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Dirty and lived-in

Olympia trio Le Grotto carry a swagger and a ragged charm

Le Grotto’s second LP, Bump the Lamp, confirms their status as one of Olympia’s best bands. Photo credit: Facebook

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It's easy for a city's music scene to fall into complacency, for bands to break up or slow down, for audiences to find themselves too busy to come out in support of artists, for everything to start a scene collectively melting into the couch for months at a time. As someone who pays a lot of attention to local music -- for personal and professional reasons -- I find myself sometimes absolutely despondent at what may be a perceived lull in what I know can be a truly electric South Sound.

Seemingly every time I find myself feeling this way, a band (or two or three) will come along to inject a pep into my step, filling me with hope for a newly revitalized landscape. This first happened with me hearing the Elephants, then Makeup Monsters, then the Speedwobbles, then Fruit Juice, then Kilcid Band, then Mr. Motorcycle, then Gender Wizard -- and on and on, a cycle that repeats itself every year or two. Perhaps this is a sign that nothing is ever as dire as it seems, and if venues go away, bands move out of town, and the nights seem empty and quiet, there's always something on the horizon.

One band that jolted me awake, recently, and has kept me optimistic about where South Sound music is heading, is Olympia trio Le Grotto. In September, they released Bump the Lamp, their second LP, coming after their 2016 self-titled debut. To my great relief, and further excitement, their sophomore effort not only solidifies their position as one of Olympia's best bands, it has brought a greater variety and bracing vitality to their sound, which already felt like a worn denim jacket: lived-in, utilitarian, unpretentious and effortlessly cool.

Le Grotto is made up of Laith Scherer on guitar and lead vocals, Will Willard on bass, and Alek Gayton on drums. Their projected image of slacker bros (their Facebook bio simply says, "Vaping Rules") belies the talent and craft that is on display in their music. Much like when Ween (falsely) said that one of their albums was influenced by huffing Scotchgard, back in the day, Le Grotto seem interested in downplaying how tight and accomplished their musicianship is. Though they make it seem natural, there seems to be a sixth sense for melody and feel on Bump the Lamp.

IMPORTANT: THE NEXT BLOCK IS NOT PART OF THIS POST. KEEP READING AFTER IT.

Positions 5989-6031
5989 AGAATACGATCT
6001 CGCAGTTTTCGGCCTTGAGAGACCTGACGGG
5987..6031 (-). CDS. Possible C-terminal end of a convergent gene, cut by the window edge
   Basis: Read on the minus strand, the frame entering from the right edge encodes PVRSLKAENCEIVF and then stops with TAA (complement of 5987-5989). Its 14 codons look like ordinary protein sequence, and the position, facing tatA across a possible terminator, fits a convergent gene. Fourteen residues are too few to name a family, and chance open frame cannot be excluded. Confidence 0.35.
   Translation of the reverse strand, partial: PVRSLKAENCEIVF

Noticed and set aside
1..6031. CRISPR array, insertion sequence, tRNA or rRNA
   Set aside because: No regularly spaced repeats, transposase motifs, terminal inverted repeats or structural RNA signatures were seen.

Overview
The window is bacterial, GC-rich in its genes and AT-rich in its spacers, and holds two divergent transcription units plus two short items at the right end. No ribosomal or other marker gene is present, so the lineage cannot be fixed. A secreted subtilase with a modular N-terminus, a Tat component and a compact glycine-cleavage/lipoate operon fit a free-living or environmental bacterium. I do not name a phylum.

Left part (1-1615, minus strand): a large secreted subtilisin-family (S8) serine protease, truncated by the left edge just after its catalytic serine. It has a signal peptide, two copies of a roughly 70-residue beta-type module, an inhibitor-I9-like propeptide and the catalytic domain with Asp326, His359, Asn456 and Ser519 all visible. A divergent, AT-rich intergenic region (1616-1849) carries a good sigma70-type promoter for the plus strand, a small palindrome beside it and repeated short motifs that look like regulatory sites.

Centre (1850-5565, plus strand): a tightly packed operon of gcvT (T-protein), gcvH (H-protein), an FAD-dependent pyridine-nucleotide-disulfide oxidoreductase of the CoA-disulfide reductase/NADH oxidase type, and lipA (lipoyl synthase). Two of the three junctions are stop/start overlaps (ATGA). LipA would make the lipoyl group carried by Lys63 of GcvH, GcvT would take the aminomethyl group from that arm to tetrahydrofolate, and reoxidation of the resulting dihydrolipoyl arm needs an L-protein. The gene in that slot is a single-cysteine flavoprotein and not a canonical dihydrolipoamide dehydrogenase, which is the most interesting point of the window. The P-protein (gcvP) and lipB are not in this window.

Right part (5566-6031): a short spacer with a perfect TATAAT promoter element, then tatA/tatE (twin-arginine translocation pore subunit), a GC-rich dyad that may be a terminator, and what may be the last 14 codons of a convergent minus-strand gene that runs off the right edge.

Scherer's warbly voice, flush with character, stands front and center on the songs, and his shaggy vocals are matched by instrumentation that feels both relaxed and dialed-in. Think Pavement, but with more flourishes of psychedelia and rambling road music. "Don't Tell Me Your Horoscope" may be the most emblematic of Le Grotto's songs, with the way that it maintains their earlier, ramshackle ways, and also sneaks in new innovations, like the baritone sax provided by Bob Hemenger. Here, and elsewhere, Le Grotto recalls the Nuggets-esque vibe of the Growlers, blending a walking bass with dirty blues, all tied in a bow with odd vocal samples and a ragged charm.

Find me an accomplishment better than the 55-second "My Name's __". This is a song that gets its message out in under a minute, after nearly 20 seconds of fading in, and lands with more oomph than many bands can summon in three minutes. It's a surfy psych song that knows precisely what it needs to do, and when it needs to be done. Le Grotto, for their self-styled griminess and lax attitude, are showmen at heart; when they find the beat, when the melody is right, when the vocals create a magnetic pull, they know just when it's time to say goodbye. Let's hope they don't really say goodbye any time soon.

LE GROTTO, w/ Lonely King of the Mountain, Face the Sun, Toast Ghost, all ages, 6:30 p.m., Saturday, Feb. 10, donations accepted, Le Voyeur, 404 4th Ave. E., Olympia, 360.943.5710,

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